Computers can't generate true random numbers (ok, at least I don't know of any current methods) but only pseudo random numbers

      Intel has been including hardware RNGs in their chipsets for a while now. Apparently, this is a truly quantum random number generator, although that could be so much marketing material [intel.com]. A quick Google doesn't turn up any obvious pages disputing this, although I didn't look too hard. Wikipedia [wikipedia.org] has more info.

    • by Percy_Blakeney ( 542178 ) on Saturday February 26, 2005 @03:26AM (#11785764) Homepage
      I just can't resist adding one of my favorite computer science quotes from von Neumann:

      Anyone who considers arithmetical methods of producing random digits is, of course, in a state of sin.
    • by SpeedBump0619 ( 324581 ) on Saturday February 26, 2005 @03:27AM (#11785765)
      Computers can't generate true random numbers...

      Right, but wrong.

      A pure computational method for generating randomness has not been found...and I'd guess it can't be done.

      However, there are a vast number of randomly timed things that happen in a computer. Your mouse movements have some level of randomness, the time between key strokes on your keyboard, etc.

      There are ways to harness events which contain levels of randomness and use them to generate truly random numbers. I highly doubt that the ipod firmware really does this...since there are plenty of "random enough" algorithms for such a purpose.

      I'll just bet you really wanted to know that too.
      • A pure computational method for generating randomness has not been found...and I'd guess it can't be done.A pure computational method for generating randomness has not been found...and I'd guess it can't be done.

        On the contrary, I think there are lots of these. Digits in pi, for example. The problem with that is that it's easily reproducible, and so useless for encryption, but would work fine for shuffling tracks (use some seed based on time, say, to give an offset so that it won't do the same sequence ea

    • "Computers can't generate true random numbers (ok, at least I don't know of any current methods) but only pseudo random numbers. There's a precise mathematical description that gets you from one number to the next."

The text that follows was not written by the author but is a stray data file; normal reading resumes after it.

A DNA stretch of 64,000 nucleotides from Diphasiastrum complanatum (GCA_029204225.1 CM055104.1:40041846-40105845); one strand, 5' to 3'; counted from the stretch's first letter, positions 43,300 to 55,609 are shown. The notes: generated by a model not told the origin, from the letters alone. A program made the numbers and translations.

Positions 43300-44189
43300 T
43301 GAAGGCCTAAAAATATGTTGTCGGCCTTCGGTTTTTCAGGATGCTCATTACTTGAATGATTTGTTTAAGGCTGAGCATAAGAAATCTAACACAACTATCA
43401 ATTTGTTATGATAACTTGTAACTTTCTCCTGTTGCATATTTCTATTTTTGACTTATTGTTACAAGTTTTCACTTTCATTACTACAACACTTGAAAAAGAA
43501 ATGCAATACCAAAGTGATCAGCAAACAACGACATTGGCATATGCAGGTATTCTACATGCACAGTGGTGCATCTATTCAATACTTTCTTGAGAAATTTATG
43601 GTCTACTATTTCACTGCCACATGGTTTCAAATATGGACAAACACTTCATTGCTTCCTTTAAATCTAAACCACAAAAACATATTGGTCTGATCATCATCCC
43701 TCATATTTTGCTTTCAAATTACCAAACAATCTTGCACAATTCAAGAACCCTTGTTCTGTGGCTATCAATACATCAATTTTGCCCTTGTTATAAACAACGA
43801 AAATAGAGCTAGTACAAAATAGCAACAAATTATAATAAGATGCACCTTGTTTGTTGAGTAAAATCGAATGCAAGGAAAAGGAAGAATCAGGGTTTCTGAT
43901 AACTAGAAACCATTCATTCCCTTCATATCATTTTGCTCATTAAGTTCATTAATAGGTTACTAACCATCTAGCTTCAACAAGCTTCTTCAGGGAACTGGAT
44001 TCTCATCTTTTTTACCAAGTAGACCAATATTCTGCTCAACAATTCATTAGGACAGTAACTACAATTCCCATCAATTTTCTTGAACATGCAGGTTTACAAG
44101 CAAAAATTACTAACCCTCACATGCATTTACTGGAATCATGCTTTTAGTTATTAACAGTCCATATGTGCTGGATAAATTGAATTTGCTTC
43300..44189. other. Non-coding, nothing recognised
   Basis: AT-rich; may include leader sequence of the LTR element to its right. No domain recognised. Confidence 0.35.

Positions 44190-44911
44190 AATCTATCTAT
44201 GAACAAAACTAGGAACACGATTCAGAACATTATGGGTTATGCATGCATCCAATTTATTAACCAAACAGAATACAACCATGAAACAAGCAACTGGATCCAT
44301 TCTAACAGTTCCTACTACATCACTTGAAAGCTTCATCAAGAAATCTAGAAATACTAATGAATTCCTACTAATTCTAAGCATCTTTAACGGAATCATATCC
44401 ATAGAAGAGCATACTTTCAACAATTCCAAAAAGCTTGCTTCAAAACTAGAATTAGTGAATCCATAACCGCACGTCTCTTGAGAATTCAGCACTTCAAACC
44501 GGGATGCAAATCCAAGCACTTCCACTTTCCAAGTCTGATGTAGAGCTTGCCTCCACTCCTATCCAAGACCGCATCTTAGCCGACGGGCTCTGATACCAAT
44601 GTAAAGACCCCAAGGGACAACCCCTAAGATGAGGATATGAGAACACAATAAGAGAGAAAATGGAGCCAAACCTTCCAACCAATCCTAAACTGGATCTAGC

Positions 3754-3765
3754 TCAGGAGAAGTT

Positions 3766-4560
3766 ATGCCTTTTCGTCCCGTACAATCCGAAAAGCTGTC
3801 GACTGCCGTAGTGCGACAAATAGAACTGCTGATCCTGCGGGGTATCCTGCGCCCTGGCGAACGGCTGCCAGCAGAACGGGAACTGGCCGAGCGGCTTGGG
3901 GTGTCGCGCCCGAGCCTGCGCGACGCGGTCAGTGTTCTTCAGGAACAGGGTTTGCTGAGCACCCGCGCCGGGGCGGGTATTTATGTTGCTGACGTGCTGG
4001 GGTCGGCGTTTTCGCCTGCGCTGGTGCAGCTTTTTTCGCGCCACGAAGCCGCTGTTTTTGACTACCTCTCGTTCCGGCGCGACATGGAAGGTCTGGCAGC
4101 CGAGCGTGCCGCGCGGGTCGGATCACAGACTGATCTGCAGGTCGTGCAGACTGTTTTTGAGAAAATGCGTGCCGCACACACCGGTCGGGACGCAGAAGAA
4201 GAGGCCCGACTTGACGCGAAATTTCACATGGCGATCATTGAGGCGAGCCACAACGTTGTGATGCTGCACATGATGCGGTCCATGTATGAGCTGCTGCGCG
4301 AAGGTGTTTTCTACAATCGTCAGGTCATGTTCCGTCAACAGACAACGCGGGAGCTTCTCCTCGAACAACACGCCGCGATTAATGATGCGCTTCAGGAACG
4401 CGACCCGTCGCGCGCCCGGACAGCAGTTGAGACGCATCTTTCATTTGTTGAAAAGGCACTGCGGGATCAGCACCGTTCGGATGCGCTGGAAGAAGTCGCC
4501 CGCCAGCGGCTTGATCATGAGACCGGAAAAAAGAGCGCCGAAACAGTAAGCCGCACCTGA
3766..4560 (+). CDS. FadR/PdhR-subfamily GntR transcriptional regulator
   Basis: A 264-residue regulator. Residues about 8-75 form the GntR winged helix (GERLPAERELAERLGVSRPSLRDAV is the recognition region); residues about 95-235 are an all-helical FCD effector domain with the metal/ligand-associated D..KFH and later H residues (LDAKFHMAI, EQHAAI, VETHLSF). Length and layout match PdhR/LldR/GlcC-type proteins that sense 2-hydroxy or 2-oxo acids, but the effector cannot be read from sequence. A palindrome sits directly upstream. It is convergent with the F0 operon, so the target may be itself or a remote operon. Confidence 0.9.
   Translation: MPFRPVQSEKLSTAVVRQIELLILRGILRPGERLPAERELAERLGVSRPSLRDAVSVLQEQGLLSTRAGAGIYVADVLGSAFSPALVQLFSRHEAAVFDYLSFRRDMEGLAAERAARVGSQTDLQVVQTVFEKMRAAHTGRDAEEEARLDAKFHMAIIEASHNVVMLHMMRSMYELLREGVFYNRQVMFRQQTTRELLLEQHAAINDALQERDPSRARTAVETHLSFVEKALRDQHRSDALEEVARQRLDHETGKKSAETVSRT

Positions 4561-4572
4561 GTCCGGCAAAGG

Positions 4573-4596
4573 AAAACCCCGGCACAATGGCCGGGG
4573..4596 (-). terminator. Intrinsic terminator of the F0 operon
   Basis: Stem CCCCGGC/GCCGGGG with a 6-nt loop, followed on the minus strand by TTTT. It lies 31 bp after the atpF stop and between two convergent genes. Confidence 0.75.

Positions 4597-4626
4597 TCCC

No shit.

      But they can gather entropy from lots of sources. For example, the timing of user interactions.
  • anti-spoken word (Score:5, Informative)

    by Noksagt ( 69097 ) on Saturday February 26, 2005 @02:48AM (#11785635) Homepage
    If you have any audiobook or spoken word that have proper metadata, they will never be selected in shuffle mode. While this can be handy for not falling onto a 20 minute chapter of a book randomly, it also makes it a bit more difficult to create cut-ups, or experiment with random spoken words when you want to: you must retag the tracks.

    This is also useful to take long tracks out of random selection. A friend retagged Pink Floyd's 23 minute long 'Echos' as a book after getting pissed off that his Shuffle always seemed to select it.
    • Re:anti-spoken word (Score:5, Interesting)

      by igrp ( 732252 ) on Saturday February 26, 2005 @07:39AM (#11786218)
      Or, alternatively, he could do what I do: use iTunes' smart playlist feature.

      That way, you have a lot more control over what songs get selected and - to tell you the truth - it's a lot more flexible than the autofill feature (it's sort of like discovering perl for the first time -- yeah, it's a lot more clumsy than just whipping up a simple shell script but it's also so much more powerful).

      Basically, what I have a bunch of custom smart playlists. The first randomly selects songs that are :

      • longer than 1:20
      • not comedy, spoken word or audio books (I enjoy listening to George Carlin's rants as much as the next guy but I really don't need to listen to them when I'm out running)
      • not longer than 8:00 (this excludes all jam songs etc.)